A quick study of the administration and financial structure of the healthcare industry, specifically private medical practice, is a study of small business in general. The one big difference is the complexity of the third party insurance claims and reimbursements process, but even that element has its parallels in the business world, as noted in purchasing groups and centralizedized corporate billing. If one ignores the fact that healthcare has a “life and death” mystique regarding service, and simply focuses on the mechanics of invoicing, accounts receivable, and cash flow, then a medical practice is nothing more than a small business, much like an oil and gas distributor, a lumber yard, or even a landscaping wholesaler / supplier.
A lesser known difference between medical practices and small businesses in general is the disproportation use of outsourcing in the medical industry compared to business in general. What is so special about medical accounts receivable that nearly 50% of the providers use some form of outsourcing to help manage the business, and especially to improve and maintain cash flow? The quick answer is “nothing.”
Certainly medical practices have their challenges regarding “reasonable and customary” fee justification at the point of service; However, this process (known as coding) is often the responsibility of the licensed medical staff, or a trained clerical worker, and most recently has been semi-automated through EMR (electronic medical records) systems, as mandated by the HITECH Act of 2009 The act of obtaining insurance claims out the door is generally no more time consuming than the invoicing process in business in general. So, why the heavy use of outsourcing in the medical world?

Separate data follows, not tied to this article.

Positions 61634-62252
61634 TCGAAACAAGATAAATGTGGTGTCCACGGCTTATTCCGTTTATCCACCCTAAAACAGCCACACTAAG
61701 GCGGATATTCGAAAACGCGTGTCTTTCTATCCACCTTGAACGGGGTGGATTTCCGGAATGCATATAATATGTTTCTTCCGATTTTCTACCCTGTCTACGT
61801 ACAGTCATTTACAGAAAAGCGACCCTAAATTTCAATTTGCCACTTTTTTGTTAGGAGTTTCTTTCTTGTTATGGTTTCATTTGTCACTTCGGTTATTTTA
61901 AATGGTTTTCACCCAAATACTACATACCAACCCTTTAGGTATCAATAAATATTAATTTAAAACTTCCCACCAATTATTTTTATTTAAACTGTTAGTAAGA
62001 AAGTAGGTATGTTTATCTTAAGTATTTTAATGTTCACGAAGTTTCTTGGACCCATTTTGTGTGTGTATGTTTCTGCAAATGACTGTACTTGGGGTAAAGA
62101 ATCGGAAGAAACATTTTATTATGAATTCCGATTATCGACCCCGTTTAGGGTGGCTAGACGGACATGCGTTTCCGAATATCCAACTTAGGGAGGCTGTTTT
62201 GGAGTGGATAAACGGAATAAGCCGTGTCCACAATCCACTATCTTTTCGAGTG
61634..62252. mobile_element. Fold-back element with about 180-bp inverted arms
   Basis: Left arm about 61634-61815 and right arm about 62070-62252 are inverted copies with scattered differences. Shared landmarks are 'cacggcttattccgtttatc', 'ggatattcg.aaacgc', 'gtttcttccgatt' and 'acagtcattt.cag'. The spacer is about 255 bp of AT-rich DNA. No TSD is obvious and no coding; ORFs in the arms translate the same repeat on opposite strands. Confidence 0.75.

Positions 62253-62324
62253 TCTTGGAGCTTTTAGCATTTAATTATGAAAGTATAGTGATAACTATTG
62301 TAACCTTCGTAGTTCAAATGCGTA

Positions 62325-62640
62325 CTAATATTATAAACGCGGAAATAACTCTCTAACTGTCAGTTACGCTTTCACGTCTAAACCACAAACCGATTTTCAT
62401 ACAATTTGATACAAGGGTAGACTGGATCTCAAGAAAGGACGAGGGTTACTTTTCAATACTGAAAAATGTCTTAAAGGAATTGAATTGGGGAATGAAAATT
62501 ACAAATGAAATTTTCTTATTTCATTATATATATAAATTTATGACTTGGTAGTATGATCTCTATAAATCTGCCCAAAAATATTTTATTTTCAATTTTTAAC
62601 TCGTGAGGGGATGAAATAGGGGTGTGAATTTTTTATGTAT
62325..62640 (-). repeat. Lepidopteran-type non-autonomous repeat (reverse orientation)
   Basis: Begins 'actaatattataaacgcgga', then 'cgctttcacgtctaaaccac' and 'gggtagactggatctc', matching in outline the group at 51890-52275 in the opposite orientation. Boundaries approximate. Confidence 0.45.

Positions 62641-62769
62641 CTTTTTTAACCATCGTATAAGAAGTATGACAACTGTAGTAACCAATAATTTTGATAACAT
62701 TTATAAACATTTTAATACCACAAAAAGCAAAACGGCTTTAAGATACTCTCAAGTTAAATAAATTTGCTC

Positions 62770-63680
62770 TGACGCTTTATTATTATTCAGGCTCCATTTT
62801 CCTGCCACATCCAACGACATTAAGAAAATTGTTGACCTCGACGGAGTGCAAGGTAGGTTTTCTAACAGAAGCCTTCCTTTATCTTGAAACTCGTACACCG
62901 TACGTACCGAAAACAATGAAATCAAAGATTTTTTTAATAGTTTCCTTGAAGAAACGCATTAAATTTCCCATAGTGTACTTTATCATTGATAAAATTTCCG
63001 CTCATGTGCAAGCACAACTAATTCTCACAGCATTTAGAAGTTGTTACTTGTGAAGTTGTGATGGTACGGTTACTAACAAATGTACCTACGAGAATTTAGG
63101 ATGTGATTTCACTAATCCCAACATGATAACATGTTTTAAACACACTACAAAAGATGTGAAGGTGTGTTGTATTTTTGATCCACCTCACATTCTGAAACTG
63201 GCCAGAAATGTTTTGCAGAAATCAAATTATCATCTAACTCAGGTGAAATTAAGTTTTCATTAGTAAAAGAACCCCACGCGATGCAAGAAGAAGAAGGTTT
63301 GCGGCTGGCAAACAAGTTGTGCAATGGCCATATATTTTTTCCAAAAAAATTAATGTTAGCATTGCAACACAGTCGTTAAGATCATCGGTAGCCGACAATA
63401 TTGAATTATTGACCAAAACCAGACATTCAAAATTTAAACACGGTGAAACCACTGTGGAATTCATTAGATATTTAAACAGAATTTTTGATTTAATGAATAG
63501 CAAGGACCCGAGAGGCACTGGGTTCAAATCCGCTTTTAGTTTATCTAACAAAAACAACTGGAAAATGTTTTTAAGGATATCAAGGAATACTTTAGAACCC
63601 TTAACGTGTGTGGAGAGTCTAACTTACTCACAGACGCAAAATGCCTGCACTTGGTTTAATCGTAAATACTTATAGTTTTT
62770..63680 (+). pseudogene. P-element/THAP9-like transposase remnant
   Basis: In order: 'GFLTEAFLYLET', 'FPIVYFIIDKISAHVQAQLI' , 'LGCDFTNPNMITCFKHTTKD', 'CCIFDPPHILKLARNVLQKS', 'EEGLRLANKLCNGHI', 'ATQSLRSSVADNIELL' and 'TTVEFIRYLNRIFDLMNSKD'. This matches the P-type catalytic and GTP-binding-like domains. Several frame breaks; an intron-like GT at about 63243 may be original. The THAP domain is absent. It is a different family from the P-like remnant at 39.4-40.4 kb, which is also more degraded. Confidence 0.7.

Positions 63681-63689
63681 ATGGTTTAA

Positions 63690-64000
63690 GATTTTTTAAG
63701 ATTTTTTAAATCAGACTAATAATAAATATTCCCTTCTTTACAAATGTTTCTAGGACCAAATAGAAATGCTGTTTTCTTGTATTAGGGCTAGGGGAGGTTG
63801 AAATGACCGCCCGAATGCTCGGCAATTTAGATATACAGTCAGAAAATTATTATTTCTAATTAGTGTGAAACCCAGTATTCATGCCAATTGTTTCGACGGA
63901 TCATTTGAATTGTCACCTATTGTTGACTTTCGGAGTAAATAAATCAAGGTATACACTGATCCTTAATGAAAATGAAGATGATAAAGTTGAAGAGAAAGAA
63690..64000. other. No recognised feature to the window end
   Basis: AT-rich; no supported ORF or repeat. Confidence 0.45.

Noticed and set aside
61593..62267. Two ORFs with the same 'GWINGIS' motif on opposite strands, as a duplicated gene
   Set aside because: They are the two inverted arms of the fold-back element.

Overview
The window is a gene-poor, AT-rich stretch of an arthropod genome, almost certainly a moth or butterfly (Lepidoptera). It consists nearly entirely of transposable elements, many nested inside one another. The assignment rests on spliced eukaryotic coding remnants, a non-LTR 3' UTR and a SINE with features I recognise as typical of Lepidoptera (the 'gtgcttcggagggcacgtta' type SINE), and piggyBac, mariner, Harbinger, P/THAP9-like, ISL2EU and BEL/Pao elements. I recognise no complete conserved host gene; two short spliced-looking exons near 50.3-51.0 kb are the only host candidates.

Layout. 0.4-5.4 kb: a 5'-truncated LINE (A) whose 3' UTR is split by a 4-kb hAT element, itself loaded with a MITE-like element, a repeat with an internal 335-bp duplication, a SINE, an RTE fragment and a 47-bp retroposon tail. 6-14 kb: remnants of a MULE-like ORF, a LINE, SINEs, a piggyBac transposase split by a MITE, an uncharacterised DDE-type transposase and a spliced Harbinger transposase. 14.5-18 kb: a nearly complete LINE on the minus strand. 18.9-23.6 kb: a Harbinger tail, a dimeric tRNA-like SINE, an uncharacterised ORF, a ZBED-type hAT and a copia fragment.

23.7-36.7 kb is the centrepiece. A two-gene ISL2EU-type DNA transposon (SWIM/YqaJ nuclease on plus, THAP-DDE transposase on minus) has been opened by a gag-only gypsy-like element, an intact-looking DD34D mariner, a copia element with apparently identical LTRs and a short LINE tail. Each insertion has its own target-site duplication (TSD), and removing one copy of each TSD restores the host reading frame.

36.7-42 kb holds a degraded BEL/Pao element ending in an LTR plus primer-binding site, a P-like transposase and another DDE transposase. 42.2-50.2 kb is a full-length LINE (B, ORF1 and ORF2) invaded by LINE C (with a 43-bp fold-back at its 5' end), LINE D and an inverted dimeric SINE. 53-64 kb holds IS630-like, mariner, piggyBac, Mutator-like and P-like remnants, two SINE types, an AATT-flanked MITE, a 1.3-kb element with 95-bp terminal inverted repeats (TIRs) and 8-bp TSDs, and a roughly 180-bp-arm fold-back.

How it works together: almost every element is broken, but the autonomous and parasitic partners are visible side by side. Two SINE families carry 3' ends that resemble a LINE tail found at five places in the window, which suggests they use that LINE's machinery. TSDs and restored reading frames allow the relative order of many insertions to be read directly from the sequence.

The answer, in simple terms, is staffing, or more accurately the lack of adequate, trained staff to swiftly and professionally maximize the cash flow once customers are invoiced. Because of this, many medical providers utilize a professional revenue cycle management company to control the entire process, or possibly just to manage the receivables once claims have been submitted. The latter is the equivalent of a small or medium sized business partnering with a receivables management company dedicated to maximizing the cash flow after invoicing. When one stops to consider the concept, whether in healthcare or business in general, it makes sense.
Outsourcers who specialize in managing receivables are well trained and customer focused. In fact, some receive praise for their enhancement of the customer experience, and therefore the image of the business which contracted their services. They are not simply 9 to 5 employees. They are motivated to maximize the cash flow using all available technologies, and customer-sensitive methods.
The medical industry's model of outsourcing receivables may be the model of the future for many businesses, or sometimes the model of the present for companies looking to gain an edge in increasing profits without sacrificing customer PR or company image.